Video games represent one of the largest and fastest-growing entertainment industries in the world. Beyond games, today’s interactive technology also helps shape how young people learn, drives national defense strategies via computer simulations, and assists training efforts in biomedicine, physical fitness, anti-terrorism, and much more.
The highly regarded Games and Simulation Arts and Sciences (GSAS) program is a leader in games studies, and rankings released recently by Animation Career Review attest to that: The program was ranked No. 9 nationally on the list of top game design programs in the United States and No. 7 nationally among schools offering a bachelor of science degree in game design.
Among East Coast colleges and universities, Rensselaer is ranked at No. 4; on the list for private schools and colleges, Rensselaer is ranked No. 7; and among programs offered in New York state, No. 3.
Two recent GSAS graduates, Ben Caulkins and Sam Suite, founded a video game company that was named a finalist in the college game competition at the Electronic Entertainment Expo, or E3, in Los Angeles. The company, called Dang!, has developed several video games, including IO Interloper, a “corporate espionage hacking game” that was recognized in March when it was also an awards finalist at the Independent Games Festival in San Francisco.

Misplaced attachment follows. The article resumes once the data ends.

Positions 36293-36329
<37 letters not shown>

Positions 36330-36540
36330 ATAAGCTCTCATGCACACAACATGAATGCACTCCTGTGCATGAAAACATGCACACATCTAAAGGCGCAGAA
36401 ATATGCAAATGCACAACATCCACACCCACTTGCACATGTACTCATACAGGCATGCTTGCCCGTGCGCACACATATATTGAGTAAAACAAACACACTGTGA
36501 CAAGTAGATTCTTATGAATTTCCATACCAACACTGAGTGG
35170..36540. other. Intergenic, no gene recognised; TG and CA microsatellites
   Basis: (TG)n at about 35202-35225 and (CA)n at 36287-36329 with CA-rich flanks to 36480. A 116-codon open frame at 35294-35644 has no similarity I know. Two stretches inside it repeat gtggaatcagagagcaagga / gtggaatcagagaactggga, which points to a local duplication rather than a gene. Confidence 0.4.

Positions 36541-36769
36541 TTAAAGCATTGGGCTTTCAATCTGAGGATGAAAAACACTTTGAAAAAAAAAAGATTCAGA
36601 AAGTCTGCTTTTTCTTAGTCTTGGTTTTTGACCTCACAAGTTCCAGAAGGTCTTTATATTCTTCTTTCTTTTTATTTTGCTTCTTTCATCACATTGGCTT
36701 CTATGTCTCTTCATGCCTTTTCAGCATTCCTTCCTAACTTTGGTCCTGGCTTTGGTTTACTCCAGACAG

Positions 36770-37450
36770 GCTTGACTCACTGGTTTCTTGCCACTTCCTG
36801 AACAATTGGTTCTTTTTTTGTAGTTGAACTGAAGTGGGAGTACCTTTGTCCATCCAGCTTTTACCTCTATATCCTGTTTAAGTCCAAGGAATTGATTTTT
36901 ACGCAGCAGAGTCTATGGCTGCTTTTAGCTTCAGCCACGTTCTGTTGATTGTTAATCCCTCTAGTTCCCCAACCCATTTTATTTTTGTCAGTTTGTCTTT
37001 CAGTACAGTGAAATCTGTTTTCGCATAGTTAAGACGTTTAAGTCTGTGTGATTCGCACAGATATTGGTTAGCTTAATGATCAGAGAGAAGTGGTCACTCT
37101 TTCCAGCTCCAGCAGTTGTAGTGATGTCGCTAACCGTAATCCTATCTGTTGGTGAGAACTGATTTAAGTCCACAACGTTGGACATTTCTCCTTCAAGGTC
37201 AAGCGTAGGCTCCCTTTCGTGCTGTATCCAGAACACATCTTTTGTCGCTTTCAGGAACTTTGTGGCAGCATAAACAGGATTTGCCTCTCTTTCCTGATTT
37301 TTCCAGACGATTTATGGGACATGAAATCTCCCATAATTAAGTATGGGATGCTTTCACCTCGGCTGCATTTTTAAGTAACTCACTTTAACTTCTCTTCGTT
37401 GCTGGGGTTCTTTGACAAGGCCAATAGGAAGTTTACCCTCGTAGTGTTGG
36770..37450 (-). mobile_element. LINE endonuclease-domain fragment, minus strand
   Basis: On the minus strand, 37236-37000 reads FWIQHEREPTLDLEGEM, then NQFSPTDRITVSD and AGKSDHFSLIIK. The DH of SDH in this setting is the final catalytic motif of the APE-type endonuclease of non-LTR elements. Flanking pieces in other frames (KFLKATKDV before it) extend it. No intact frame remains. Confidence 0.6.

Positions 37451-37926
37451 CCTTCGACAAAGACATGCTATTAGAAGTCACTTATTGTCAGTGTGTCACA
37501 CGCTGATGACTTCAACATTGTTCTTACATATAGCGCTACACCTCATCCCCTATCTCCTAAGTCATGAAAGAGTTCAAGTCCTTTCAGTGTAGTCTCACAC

The GSAS program was established at Rensselaer in 2007. Students in the program gain an understanding of games from the broadest possible range of perspectives, studying fields as diverse as electronic arts, artificial intelligence and cognitive science, digital graphics, software development, psychology, human-computer interaction, and computer graphics in communication and the arts.
“Rensselaer is a uniquely rich environment for games studies, and our GSAS degree program provides an undergraduate experience like few others available anywhere in the country,” says Mary Simoni, dean of the School of Humanities, Arts, and Social Sciences, which houses GSAS. “Our program draws on RPI’s Computer Science, Cognitive Science, Arts, Communication and Media, and Science and Technology Studies departments — a combination of resources few other games programs can even claim, let alone match.
“GSAS emphasizes a deep theoretical foundation along with collaborative, interdisciplinary teamwork, which is how games are actually created,” she says. “This equal emphasis on theory and practice means that students graduate fully prepared to work in the games industry, and the program enjoys a considerable success rate in post-graduate employment.”